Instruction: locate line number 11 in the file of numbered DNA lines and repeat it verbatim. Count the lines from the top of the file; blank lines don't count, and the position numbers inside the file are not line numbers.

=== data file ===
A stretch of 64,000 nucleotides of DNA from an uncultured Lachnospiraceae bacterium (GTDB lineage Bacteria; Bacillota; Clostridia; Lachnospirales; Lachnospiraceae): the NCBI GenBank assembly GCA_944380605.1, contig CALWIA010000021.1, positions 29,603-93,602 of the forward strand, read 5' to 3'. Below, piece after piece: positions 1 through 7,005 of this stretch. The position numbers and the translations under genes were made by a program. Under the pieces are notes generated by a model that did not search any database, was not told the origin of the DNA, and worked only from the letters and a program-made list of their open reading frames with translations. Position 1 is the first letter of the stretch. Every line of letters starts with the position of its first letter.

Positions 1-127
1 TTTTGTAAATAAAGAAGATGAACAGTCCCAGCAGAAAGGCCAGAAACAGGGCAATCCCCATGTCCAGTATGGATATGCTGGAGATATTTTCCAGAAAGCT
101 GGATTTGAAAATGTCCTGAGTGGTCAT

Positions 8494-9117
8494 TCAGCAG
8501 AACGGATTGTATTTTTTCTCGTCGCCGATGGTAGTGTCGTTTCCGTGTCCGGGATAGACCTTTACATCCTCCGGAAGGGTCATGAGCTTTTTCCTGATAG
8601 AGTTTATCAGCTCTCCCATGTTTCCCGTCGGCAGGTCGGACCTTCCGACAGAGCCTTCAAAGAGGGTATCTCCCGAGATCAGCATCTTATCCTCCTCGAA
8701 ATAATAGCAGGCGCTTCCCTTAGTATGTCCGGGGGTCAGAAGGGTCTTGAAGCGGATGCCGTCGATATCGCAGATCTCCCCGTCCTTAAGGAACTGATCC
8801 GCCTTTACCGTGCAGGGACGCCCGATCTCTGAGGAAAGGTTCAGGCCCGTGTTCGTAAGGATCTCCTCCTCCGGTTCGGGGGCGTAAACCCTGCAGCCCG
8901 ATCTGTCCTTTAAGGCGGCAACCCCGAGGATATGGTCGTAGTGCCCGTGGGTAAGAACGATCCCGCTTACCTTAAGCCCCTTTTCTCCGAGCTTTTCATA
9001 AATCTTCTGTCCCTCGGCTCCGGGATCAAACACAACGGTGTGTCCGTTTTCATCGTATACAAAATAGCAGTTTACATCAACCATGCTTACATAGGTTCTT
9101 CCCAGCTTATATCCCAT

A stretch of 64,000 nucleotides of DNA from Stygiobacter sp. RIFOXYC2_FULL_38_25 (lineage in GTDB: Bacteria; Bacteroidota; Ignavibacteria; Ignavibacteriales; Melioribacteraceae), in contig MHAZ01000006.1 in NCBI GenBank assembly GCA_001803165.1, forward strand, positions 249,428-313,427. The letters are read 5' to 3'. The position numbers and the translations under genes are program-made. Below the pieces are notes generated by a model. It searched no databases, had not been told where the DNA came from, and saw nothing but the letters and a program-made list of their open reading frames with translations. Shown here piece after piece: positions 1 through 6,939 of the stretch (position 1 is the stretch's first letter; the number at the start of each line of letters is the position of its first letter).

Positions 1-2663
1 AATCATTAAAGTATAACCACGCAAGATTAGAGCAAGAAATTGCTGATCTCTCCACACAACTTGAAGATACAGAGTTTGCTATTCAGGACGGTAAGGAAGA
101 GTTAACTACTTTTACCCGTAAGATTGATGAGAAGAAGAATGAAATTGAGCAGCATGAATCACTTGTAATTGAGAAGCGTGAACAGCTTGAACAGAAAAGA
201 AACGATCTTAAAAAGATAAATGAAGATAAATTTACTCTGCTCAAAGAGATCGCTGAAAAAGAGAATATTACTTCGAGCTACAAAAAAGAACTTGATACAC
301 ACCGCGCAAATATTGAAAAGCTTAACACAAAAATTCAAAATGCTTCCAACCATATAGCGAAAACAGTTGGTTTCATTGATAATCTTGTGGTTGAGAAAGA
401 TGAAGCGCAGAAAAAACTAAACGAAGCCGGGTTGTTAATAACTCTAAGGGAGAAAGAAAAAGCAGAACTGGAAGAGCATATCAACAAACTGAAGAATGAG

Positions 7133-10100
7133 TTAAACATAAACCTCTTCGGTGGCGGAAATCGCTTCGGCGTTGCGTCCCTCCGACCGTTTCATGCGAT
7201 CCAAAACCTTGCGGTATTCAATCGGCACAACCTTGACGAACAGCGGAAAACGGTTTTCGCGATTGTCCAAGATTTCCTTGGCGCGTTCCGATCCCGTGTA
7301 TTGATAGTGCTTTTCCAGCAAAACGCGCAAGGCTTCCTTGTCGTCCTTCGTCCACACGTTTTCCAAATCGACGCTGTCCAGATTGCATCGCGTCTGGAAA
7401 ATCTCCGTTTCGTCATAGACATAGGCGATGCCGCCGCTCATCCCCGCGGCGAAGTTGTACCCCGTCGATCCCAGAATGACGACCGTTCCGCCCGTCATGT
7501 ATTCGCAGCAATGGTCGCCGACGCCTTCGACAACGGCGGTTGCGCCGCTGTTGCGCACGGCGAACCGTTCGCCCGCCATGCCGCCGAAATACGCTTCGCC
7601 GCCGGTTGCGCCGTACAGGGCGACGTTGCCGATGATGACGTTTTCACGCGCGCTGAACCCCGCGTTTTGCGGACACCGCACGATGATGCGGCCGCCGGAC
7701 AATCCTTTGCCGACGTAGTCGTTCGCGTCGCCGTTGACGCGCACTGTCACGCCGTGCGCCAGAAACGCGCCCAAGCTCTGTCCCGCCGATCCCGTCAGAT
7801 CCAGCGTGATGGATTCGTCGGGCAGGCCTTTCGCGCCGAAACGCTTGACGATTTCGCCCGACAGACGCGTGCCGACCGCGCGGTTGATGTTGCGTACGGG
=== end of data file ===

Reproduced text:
8901 ATCTGTCCTTTAAGGCGGCAACCCCGAGGATATGGTCGTAGTGCCCGTGGGTAAGAACGATCCCGCTTACCTTAAGCCCCTTTTCTCCGAGCTTTTCATA